Rodney Donald, at MedStar Washington Hospital Center, almost lost his leg due to an infection by vibrio vulnificus, a fast moving bacteria that can cause sores, amputation and even sepsis. (Caelainn Hogan)

The last thing Rodney Donald was expecting during his family’s vacation on the Chesapeake Bay was to almost lose a leg to an aggressive bacteria growing in the brackish waters.

“I’ve grown up on the bay my whole life, and I’m 66,” said Donald, propped up in a bed at MedStar Washington Hospital Center, his right leg stretched out, swathed in bandages. “I’d never even heard about it.”

Vibrio vulnificus, of the same family as vibrio cholera, is a rapid-spreading flesh-eating bacteria that naturally occurs in saltwater or estuaries, particularly from May to October.

“We might be seeing more of it, since it is getting warmer,” said Ligia Pic-Aluas, an epidemiologist at MedStar Washington.

Total reported vibrio infections in Maryland hit a 10-year high of 57 last year vs. 25 in 2002, according to the Maryland Department of Health and Mental Hygiene.

Six cases of vibrio vulnificus infection have been reported this year, according to the Maryland Department of Health. Last year, there were 14.

The Centers for Disease Control and Prevention reports an average of 50 confirmed cases, 45 hospitalizations and 16 deaths each year along the Gulf Coast, where the pathogen is most common, and nationwide as many as 95 confirmed cases, 85 hospitalizations and 35 deaths.

The Calvert County Health Department, which has issued a vibrio vulnificus alert, confirmed five infections around the Chesapeake Bay this summer.

“It is likely that over the next few decades, if global warming continues, the vibrio will start to multiply in the tidal waters of the bay earlier in the year and will persist later into the fall and possibly the winter,” said Laurence Polsky, health officer at the Calvert County Health Department. “This will increase the number of people exposed to the bacteria over the course of the year, and the result will be a higher average number of cases as each decade passes.”

Two strains of the pathogen, vulnificus and parahaemolyticus, can be picked up from eating raw seafood, particularly oysters, causing symptoms similar to food poisoning. In high-risk areas, thorough cooking of all shellfish is recommended.

Vulnificus can cause an invasive infection of the skin when even a small cut or graze is exposed to water containing the bacteria. The first symptoms include redness or swelling of the skin, followed by lesions.

Those who harvest oysters are particularly at risk because they frequently cut their hands and legs on the sharp shells and rocks.

For most people, the bacteria usually causes only a mild skin infection or upset stomach, but in people over 60 and those with weakened immune systems or compromised liver function, the bacteria can advance rapidly, infecting and killing tissue, and eventually entering the blood stream and causing sepsis. If not treated quickly, a severe infection can result in amputation of limbs or death.

Vulnificus blood infections in people with liver disease are fatal in approximately 50 percent of cases, according to the CDC.

On the evening of July 10, after a day on the water in the Calvert Cliffs area, Donald went to bed feeling fine, only to wake at 1:30 a.m. with what felt like a fire in his right leg.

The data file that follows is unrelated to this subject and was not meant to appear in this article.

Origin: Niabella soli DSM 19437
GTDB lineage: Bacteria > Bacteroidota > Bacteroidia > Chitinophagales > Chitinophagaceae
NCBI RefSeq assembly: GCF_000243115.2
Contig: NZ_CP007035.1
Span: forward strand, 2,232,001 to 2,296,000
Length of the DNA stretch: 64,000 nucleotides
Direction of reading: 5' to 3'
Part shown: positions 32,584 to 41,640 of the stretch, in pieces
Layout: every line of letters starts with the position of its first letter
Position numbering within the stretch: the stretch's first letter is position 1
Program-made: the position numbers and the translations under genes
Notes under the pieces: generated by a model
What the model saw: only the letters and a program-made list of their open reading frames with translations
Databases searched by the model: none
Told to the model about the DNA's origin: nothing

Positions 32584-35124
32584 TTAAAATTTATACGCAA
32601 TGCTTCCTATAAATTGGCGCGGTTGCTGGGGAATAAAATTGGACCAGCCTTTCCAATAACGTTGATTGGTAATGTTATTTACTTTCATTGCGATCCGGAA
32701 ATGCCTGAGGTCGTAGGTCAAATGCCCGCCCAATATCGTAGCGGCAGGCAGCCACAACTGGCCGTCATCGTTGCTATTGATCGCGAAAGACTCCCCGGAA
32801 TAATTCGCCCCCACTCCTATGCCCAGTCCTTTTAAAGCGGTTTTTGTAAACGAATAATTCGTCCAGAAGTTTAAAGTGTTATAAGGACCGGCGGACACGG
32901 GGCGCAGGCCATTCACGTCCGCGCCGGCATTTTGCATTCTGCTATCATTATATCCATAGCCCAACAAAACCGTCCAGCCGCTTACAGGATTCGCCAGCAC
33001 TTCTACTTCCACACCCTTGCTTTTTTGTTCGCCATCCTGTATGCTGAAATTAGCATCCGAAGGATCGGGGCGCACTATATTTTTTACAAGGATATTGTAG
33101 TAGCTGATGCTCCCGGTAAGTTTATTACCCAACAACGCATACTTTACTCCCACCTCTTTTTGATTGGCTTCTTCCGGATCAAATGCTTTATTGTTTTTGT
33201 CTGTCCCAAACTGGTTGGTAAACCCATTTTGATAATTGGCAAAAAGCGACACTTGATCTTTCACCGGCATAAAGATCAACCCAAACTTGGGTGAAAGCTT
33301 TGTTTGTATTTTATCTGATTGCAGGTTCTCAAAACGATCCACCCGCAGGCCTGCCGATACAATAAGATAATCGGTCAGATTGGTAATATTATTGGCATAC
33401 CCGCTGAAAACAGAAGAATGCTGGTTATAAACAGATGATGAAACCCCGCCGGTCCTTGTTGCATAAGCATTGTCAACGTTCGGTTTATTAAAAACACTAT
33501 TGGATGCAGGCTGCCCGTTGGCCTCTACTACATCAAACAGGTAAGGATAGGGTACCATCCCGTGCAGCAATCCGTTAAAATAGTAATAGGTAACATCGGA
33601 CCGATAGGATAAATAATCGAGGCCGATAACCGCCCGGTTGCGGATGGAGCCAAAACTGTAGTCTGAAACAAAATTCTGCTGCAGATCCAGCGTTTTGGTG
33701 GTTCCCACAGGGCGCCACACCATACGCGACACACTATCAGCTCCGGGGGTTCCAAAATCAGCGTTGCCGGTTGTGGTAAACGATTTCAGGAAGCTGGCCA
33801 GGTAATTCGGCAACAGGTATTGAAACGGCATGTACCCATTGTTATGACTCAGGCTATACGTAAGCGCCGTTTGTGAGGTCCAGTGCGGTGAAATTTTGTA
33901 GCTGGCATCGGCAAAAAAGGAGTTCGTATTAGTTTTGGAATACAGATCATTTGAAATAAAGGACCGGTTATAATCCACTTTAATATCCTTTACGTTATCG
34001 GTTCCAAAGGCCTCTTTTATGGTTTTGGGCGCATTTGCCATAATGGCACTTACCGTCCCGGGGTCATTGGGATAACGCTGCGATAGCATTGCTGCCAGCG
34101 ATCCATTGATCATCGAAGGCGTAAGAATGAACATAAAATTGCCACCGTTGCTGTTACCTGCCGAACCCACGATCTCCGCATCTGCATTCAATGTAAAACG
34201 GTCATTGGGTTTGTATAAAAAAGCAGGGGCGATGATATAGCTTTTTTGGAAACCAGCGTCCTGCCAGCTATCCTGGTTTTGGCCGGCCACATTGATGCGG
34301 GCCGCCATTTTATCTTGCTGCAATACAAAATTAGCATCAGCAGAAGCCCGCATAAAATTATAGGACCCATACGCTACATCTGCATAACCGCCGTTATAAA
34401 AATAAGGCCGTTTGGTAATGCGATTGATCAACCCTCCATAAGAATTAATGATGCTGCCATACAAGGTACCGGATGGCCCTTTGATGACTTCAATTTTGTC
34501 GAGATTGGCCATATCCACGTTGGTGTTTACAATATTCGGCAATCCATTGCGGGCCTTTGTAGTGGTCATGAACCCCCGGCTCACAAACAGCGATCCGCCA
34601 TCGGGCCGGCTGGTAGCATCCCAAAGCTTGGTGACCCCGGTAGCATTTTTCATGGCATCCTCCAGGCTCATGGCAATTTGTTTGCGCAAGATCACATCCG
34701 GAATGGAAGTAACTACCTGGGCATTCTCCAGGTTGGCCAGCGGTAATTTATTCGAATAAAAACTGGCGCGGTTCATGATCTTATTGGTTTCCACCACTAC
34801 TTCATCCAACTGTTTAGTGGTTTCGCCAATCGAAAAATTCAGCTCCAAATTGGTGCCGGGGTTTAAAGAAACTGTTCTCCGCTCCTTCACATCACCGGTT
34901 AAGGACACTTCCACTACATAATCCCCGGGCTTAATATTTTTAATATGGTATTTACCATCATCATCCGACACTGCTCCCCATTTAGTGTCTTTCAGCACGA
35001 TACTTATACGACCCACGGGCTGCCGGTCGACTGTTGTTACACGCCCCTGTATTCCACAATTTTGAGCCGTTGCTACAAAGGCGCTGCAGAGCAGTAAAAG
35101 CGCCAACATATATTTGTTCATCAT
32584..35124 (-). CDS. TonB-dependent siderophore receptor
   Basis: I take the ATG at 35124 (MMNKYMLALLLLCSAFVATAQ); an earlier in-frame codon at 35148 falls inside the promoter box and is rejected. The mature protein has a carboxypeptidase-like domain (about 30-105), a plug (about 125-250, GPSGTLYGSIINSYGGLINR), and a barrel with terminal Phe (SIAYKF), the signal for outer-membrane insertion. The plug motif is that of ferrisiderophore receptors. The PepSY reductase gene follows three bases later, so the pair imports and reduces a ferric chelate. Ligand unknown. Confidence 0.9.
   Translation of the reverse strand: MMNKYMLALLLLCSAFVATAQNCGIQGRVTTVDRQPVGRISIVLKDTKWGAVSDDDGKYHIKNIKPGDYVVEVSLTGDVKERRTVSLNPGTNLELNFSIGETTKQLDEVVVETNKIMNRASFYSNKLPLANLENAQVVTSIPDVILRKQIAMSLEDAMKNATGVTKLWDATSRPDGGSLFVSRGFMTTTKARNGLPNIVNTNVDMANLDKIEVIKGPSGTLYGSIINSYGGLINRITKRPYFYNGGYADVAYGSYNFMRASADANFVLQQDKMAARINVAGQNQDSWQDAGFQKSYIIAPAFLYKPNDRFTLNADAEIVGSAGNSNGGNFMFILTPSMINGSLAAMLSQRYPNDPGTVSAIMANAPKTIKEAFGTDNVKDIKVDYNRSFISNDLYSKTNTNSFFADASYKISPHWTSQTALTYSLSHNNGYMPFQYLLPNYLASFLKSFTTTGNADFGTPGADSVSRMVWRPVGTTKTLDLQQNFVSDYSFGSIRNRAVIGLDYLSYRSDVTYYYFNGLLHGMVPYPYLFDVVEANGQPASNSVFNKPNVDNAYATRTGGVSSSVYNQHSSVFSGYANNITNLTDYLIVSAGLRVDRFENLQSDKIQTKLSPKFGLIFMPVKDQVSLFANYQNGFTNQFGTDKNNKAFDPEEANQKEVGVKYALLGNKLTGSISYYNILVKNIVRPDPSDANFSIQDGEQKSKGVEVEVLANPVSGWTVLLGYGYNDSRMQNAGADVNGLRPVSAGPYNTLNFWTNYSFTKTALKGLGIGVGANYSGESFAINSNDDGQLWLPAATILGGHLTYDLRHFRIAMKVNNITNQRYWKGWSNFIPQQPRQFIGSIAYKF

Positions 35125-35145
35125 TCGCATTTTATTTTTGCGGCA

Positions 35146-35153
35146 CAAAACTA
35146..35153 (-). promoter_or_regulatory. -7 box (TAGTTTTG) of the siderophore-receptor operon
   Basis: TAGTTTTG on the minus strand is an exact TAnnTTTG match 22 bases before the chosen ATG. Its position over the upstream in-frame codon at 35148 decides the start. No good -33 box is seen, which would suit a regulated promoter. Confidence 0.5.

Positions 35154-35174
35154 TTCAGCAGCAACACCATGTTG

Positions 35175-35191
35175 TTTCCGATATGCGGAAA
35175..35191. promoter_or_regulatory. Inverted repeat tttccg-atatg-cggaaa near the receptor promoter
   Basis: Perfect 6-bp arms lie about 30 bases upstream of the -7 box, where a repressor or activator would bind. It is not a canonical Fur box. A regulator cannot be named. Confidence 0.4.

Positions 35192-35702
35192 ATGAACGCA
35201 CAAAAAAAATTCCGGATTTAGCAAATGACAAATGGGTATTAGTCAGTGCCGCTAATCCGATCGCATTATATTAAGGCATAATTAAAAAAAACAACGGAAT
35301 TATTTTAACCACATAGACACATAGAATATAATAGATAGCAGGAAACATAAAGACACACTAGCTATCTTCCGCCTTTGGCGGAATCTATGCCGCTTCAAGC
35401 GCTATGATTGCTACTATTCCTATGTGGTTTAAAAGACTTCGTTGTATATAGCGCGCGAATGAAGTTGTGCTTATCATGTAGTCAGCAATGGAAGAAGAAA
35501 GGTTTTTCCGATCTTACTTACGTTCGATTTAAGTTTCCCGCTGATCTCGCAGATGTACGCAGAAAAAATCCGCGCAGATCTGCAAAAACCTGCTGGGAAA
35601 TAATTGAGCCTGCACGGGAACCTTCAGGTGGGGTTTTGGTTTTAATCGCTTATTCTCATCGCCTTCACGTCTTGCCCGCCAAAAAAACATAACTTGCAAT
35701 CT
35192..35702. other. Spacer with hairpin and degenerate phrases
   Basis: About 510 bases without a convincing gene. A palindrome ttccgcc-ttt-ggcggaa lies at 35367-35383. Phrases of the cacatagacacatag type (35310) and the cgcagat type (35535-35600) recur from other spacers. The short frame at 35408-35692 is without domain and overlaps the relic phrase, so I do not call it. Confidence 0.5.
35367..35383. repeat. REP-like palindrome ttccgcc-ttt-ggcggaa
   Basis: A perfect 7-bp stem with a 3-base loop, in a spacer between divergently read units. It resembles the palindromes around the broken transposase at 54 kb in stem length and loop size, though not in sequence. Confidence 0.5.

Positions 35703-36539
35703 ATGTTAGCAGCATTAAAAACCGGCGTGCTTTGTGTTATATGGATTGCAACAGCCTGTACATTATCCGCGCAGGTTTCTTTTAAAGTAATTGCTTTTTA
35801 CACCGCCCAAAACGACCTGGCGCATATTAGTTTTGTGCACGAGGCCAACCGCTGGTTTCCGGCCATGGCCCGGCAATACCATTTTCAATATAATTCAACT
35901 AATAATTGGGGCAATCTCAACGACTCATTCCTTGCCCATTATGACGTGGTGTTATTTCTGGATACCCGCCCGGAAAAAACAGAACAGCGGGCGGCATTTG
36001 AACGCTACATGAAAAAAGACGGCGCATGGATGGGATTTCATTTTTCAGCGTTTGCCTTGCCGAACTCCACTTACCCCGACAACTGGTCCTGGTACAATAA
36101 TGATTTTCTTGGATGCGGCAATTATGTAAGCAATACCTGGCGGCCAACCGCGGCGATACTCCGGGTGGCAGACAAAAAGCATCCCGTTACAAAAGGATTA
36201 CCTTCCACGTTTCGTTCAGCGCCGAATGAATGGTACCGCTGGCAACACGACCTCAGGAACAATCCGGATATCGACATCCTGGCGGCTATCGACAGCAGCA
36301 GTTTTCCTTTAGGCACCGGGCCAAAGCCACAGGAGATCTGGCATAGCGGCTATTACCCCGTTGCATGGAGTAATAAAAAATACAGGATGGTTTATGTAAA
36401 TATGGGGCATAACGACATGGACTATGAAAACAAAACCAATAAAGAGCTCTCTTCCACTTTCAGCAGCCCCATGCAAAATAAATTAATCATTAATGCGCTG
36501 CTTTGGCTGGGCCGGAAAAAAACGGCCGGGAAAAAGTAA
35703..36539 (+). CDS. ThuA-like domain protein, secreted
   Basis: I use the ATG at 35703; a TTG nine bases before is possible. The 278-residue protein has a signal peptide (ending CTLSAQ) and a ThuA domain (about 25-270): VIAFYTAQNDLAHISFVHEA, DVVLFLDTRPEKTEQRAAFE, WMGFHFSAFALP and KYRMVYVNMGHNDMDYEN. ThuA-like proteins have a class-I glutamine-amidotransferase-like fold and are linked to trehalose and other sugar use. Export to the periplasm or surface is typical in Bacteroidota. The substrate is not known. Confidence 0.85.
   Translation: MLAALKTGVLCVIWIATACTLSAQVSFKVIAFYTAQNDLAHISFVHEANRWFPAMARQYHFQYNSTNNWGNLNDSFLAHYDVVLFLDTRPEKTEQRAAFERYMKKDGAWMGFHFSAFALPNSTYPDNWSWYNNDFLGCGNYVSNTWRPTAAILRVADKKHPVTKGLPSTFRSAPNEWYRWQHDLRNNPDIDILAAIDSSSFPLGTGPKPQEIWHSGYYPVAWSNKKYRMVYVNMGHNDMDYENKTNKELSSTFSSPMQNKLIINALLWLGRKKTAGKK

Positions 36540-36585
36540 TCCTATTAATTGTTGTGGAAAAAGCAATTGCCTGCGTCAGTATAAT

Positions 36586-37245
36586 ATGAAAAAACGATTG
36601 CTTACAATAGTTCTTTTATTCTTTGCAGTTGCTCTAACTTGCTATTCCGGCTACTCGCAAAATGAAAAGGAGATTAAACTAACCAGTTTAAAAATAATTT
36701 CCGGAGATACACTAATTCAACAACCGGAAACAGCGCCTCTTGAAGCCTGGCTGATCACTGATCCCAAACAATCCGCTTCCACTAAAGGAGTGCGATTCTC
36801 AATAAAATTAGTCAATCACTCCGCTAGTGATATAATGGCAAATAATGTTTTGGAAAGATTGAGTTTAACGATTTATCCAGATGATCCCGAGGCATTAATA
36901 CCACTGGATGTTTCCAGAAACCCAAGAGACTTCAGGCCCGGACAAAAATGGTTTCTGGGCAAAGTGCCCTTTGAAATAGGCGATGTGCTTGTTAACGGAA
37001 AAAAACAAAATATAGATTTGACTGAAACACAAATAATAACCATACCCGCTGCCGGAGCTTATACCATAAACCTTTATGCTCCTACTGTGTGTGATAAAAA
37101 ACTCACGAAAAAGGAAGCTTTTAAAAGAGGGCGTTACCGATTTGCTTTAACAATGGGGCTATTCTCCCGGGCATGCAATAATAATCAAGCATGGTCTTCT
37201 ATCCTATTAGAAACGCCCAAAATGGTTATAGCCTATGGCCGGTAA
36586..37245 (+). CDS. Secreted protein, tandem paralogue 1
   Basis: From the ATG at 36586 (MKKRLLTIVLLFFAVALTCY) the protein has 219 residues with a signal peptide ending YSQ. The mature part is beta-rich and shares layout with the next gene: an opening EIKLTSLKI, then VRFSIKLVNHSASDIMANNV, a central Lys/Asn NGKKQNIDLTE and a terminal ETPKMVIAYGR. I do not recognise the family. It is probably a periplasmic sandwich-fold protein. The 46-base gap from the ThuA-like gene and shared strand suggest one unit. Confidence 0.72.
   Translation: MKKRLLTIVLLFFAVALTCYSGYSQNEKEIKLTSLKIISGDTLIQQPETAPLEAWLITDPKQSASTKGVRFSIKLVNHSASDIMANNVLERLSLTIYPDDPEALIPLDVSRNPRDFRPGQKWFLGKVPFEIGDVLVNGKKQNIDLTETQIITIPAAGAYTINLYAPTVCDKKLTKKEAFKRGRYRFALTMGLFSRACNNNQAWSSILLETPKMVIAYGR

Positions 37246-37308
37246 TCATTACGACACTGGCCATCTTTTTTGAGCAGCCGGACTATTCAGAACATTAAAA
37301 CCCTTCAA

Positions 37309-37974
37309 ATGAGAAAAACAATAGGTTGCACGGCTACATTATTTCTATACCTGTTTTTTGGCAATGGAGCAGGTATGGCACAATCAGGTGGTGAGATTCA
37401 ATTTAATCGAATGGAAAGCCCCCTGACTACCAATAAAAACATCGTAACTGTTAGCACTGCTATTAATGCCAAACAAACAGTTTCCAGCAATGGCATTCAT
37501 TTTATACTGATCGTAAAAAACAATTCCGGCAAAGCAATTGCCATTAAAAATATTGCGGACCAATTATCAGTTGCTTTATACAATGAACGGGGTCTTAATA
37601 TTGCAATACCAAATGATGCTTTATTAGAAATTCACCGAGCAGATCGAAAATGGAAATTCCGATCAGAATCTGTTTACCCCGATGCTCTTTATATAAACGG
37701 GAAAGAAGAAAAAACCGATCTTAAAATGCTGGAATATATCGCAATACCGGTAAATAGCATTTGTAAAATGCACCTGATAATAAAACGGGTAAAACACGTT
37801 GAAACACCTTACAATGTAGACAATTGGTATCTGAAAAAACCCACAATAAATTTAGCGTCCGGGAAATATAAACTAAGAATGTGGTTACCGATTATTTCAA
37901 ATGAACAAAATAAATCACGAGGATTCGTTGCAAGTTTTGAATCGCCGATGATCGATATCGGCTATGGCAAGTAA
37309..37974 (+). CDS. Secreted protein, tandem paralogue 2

“It was real painful, and I started getting the chills,” he said. “My whole body was shaking.”

He was taken to a hospital in Calvert, where doctors suspected it was “cold foot,” a problem with blood flow.

After he was administered antibiotics and transferred to MedStar Washington by helicopter, MedStar nurse Elizabeth Swanson recognized that Donald’s condition was deteriorating.

His blood was tested, and it was discovered that he was already suffering from sepsis, and a culture showed vibrio vulnificus. Swanson had never heard of it.

“Being from Colorado, it’s not something I see often,” said Swanson, who was reached by phone. “But nurses have to advocate for patients when they notice a change, especially since within three days, patients could die or lose their legs.”

Swanson informed Pic-Aluas, who happened to be on call, that the patient urgently needed her attention.

She was quickly able to identify the signature lesions of the vulnificus infection developing on Donald’s right foot — red and bluish discoloration of the skin and large sore-like blisters.

The antibiotics administered in the first hospital, and the fact that he underwent surgery quickly to remove the dead tissue where the bacteria was still present, saved not only his foot but also his life.

A few years ago, Pic-Aluas had a patient who died from such an infection. The patient, a man in his 50s, had been sailing his yacht on the Chesapeake and had a small cut on his leg.

He put off going to a doctor when he started becoming ill, and by the time he made it to the hospital, the infection had entered his bloodstream. He died from septic shock.

“It progresses fast, so timing is crucial. Every 24-hour delay means chances are lower,” Pic-Aluas said. “It can move up a limb quite quickly.”

Polsky said 99.9 percent “of people who go into the water will be fine.”

People with cuts should avoid the water or apply bandages and use antiseptic gel afterward. If symptoms of redness or swelling develop, it is important to seek medical treatment immediately, Polsky said.

After two weeks in the hospital, with six surgeries, a skin graft and a bit of a scare, Donald was ready to go home. He said the experience will not prevent him and his family from going back to the bay next summer.